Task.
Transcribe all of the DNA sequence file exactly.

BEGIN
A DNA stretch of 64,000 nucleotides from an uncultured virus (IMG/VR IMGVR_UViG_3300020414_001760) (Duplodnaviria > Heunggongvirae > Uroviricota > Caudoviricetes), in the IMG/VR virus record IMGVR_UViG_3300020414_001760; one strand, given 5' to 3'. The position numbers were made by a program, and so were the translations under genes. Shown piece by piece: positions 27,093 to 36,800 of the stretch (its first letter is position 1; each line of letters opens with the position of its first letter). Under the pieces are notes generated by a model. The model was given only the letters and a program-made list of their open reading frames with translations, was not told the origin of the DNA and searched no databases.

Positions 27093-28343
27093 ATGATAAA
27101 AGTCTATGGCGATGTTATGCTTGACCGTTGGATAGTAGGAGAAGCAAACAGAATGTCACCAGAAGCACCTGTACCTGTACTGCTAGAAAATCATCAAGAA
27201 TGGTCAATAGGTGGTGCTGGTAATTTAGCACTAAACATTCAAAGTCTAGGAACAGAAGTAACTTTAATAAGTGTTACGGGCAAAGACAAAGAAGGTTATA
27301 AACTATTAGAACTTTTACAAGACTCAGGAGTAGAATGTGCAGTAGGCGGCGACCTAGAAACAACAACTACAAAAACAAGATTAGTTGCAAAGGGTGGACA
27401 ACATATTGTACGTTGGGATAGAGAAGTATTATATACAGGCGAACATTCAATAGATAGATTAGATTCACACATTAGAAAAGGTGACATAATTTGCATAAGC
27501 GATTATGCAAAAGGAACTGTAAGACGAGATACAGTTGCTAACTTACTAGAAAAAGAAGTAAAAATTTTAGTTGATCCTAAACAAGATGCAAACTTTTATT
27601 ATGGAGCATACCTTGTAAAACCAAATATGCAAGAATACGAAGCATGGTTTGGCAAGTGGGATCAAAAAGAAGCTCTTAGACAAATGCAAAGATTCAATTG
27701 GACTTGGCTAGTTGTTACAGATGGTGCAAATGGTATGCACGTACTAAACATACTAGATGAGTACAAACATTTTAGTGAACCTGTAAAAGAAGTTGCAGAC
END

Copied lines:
A DNA stretch of 64,000 nucleotides from an uncultured virus (IMG/VR IMGVR_UViG_3300020414_001760) (Duplodnaviria > Heunggongvirae > Uroviricota > Caudoviricetes), in the IMG/VR virus record IMGVR_UViG_3300020414_001760; one strand, given 5' to 3'. The position numbers were made by a program, and so were the translations under genes. Shown piece by piece: positions 27,093 to 36,800 of the stretch (its first letter is position 1; each line of letters opens with the position of its first letter). Under the pieces are notes generated by a model. The model was given only the letters and a program-made list of their open reading frames with translations, was not told the origin of the DNA and searched no databases.

Positions 27093-28343
27093 ATGATAAA
27101 AGTCTATGGCGATGTTATGCTTGACCGTTGGATAGTAGGAGAAGCAAACAGAATGTCACCAGAAGCACCTGTACCTGTACTGCTAGAAAATCATCAAGAA
27201 TGGTCAATAGGTGGTGCTGGTAATTTAGCACTAAACATTCAAAGTCTAGGAACAGAAGTAACTTTAATAAGTGTTACGGGCAAAGACAAAGAAGGTTATA
27301 AACTATTAGAACTTTTACAAGACTCAGGAGTAGAATGTGCAGTAGGCGGCGACCTAGAAACAACAACTACAAAAACAAGATTAGTTGCAAAGGGTGGACA
27401 ACATATTGTACGTTGGGATAGAGAAGTATTATATACAGGCGAACATTCAATAGATAGATTAGATTCACACATTAGAAAAGGTGACATAATTTGCATAAGC
27501 GATTATGCAAAAGGAACTGTAAGACGAGATACAGTTGCTAACTTACTAGAAAAAGAAGTAAAAATTTTAGTTGATCCTAAACAAGATGCAAACTTTTATT
27601 ATGGAGCATACCTTGTAAAACCAAATATGCAAGAATACGAAGCATGGTTTGGCAAGTGGGATCAAAAAGAAGCTCTTAGACAAATGCAAAGATTCAATTG
27701 GACTTGGCTAGTTGTTACAGATGGTGCAAATGGTATGCACGTACTAAACATACTAGATGAGTACAAACATTTTAGTGAACCTGTAAAAGAAGTTGCAGAC